Many of the authors I know avoid Goodreads. They think it is a land of negative reviews and trolls. Pitfalls lay around every corner.
But yesterday morning I attended one of Allesandra Torre’s webinars about Goodreads, 15 Minutes to Unlock 100M Readers. I don’t know how long this link will be active. She did say that it is up for only a limited time.
If you ever get the opportunity to take one of her free webinars, you should. She is a self-published author who has been on the New York Times best sellers list. When she tells you how to promote yourself on Goodreads, she knows what she is talking about. And her first piece of advice.
Get on Goodreads
If you are an author, you need to be on Goodreads. Aren’t we writers always fussing that people don’t read as much as they should? This is a community full of readers. You don’t have to go looking for them. They are right there and they are looking for information about authors and books.
I know, I know. Goodreads is a confusing place. It always reminds me of a community garage sale. There is just so much there! But it is great place for you to find readers.
And the way to do this is to interact. You know what they say. Social media isn’t just about you. You have to give a little to get a little. So what should you do? Review books.
Reviewing on Goodreads
When you read a book that you really like, review it. This is a great boost for the author, but it is a boost for you as well. The more you participate, the more readers and the algorithm will recognize you. As with Facebook and Twitter, the more activity a post sees, the more it gets pushed forward. The same is true of reviews on Goodreads.
You don’t have to rate the book in terms of stars. More on those pesky stars below. Just write a short paragraphy or two about the book.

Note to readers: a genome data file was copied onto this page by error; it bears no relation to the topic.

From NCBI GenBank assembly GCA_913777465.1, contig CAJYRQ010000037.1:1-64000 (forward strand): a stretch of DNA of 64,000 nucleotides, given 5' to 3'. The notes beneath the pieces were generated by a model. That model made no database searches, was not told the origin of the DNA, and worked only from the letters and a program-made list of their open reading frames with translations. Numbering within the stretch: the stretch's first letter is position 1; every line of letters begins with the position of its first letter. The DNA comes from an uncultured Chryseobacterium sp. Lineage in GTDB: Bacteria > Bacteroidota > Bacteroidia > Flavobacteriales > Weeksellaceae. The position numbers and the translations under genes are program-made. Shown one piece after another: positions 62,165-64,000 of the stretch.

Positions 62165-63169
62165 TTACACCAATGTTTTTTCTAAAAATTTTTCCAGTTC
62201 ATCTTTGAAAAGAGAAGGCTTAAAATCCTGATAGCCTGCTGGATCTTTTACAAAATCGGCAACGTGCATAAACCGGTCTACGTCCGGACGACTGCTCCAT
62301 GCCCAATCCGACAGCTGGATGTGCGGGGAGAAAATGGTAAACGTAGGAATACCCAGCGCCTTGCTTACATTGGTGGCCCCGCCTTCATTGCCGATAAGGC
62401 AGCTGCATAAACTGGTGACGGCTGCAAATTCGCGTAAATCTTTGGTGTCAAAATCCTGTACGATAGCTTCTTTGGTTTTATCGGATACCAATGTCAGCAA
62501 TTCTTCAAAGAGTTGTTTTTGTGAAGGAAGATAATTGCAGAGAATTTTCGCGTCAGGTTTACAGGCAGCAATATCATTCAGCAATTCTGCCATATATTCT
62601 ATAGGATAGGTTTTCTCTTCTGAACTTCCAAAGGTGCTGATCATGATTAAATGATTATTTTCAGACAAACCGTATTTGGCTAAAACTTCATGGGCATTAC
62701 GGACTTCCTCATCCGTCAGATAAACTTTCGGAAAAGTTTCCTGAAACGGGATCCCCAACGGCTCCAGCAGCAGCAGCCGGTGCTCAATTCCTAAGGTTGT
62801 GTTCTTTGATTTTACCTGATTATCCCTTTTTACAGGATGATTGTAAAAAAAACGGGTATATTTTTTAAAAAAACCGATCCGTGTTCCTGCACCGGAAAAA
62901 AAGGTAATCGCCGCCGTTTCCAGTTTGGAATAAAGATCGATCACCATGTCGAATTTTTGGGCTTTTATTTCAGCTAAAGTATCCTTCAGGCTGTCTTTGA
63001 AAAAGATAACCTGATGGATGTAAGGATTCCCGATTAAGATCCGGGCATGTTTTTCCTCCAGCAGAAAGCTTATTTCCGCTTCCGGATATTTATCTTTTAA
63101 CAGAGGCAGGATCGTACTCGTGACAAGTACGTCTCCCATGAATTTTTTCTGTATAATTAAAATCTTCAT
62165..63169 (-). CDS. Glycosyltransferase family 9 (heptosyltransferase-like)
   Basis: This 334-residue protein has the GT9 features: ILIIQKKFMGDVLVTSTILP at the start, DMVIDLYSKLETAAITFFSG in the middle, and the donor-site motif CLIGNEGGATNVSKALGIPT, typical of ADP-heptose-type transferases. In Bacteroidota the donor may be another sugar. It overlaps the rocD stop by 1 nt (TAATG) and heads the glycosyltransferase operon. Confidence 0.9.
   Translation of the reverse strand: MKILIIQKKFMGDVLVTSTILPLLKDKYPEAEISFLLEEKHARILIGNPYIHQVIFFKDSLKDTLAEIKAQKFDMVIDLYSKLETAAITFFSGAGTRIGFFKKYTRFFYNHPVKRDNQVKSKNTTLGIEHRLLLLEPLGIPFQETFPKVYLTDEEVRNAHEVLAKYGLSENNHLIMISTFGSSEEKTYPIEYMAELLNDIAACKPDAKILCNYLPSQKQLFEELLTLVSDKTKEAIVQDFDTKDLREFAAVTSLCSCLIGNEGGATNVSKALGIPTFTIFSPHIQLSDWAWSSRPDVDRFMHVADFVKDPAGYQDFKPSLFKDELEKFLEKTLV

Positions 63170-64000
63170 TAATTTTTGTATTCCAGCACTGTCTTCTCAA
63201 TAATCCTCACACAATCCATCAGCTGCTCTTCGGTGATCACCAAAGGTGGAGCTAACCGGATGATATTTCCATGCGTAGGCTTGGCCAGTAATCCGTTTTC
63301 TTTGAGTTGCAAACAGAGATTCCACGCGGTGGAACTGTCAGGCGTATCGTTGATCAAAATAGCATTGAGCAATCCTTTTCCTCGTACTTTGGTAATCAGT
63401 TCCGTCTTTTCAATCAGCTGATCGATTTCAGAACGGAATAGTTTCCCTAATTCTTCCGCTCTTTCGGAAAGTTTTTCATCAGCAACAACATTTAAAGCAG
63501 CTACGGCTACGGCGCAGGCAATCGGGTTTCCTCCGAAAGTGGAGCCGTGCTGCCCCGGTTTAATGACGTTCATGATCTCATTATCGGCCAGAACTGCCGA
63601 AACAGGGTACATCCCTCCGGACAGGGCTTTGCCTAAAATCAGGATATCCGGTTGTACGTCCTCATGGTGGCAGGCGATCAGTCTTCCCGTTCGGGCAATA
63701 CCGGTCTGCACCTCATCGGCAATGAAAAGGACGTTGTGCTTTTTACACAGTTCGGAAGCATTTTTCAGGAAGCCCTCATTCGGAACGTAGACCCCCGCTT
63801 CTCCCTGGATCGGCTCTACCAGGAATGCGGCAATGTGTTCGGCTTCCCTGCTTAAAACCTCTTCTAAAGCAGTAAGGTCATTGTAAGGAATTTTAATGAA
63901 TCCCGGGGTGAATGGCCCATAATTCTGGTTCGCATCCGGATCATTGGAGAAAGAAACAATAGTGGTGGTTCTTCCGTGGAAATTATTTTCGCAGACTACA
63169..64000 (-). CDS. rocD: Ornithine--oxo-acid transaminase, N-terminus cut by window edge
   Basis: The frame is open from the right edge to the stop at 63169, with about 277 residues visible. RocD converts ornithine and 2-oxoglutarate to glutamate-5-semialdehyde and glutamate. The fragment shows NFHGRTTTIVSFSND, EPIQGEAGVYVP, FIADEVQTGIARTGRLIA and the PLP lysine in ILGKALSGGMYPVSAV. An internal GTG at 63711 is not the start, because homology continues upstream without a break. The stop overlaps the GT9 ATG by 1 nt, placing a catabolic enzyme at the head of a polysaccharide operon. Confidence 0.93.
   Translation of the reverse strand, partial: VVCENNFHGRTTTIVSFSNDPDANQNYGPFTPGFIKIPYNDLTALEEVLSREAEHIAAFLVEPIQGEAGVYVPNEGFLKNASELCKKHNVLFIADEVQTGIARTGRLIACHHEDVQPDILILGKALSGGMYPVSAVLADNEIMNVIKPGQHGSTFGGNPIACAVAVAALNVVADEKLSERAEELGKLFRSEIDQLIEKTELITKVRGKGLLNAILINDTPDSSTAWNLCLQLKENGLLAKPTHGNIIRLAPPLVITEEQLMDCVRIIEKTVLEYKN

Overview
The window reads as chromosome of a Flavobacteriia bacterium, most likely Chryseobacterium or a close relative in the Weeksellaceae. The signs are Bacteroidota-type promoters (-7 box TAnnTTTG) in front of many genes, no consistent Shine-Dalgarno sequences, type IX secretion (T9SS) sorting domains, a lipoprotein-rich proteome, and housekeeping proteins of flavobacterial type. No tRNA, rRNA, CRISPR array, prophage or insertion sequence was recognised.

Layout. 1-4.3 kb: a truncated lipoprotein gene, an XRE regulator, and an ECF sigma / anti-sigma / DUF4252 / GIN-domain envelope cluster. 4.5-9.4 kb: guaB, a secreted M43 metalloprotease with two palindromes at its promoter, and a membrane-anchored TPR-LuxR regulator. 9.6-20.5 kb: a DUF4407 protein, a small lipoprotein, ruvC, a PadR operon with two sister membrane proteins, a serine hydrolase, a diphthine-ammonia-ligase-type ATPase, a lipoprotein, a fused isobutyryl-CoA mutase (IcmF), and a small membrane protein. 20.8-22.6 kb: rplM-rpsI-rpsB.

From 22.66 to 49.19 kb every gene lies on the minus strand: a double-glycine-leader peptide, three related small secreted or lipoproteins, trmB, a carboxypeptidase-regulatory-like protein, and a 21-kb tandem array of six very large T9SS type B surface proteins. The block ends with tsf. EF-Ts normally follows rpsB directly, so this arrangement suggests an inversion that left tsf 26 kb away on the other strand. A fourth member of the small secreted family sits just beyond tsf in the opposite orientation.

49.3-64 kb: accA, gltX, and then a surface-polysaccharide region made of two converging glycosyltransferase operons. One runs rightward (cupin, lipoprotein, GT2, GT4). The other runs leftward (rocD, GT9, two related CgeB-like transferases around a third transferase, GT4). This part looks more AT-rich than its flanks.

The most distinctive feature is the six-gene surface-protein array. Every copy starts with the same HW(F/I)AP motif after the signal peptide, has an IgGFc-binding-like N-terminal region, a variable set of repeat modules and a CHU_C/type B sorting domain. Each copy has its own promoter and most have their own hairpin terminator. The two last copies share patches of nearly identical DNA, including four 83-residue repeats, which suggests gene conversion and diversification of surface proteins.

Read a few reviews and comment on one or two. “This makes me want to read the book.” “Requested it from my library.” Keep it short, simple and positive.
Positive? Yes. Remember how worried you keep saying that you are about the negativitiy on Goodreads? So don’t be negative. It really isn’t a super negative place. It isn’t all unicorns and lollipops but it isn’t darkness and nightmares either. Many authors think it is more negative than it really is because they don’t understand the rating system.
For whatever reason, when Goodreads was created, they came up with their own star system.
1 star means you didn’t like it. Let’s get real. I don’t like McDonald’s shakes. I would give them 1 star using this system. My husband would give them 4 stars. Same shake.
2 stars mean it was okay. The book that you finished because it was for book club but you didn’t hate it? Yep, that’s probably a 2 star book.
3 stars mean you liked it. That’s right. A book that you liked but didn’t love should get three stars.
4 stars mean you really liked it. I would give The Thursday Murder Club four stars. I really liked the humor.
5 stars mean it was amazing. Did you read it as a library book and then go out and buy it? That’s a five star book.
Don’t let Goodreads intimidate you. Spend a little time there every once in a while. Get to know your favorite authors. Read some book reviews. Get over the heebie jeebies. Because it really is a great place to meet up with readers.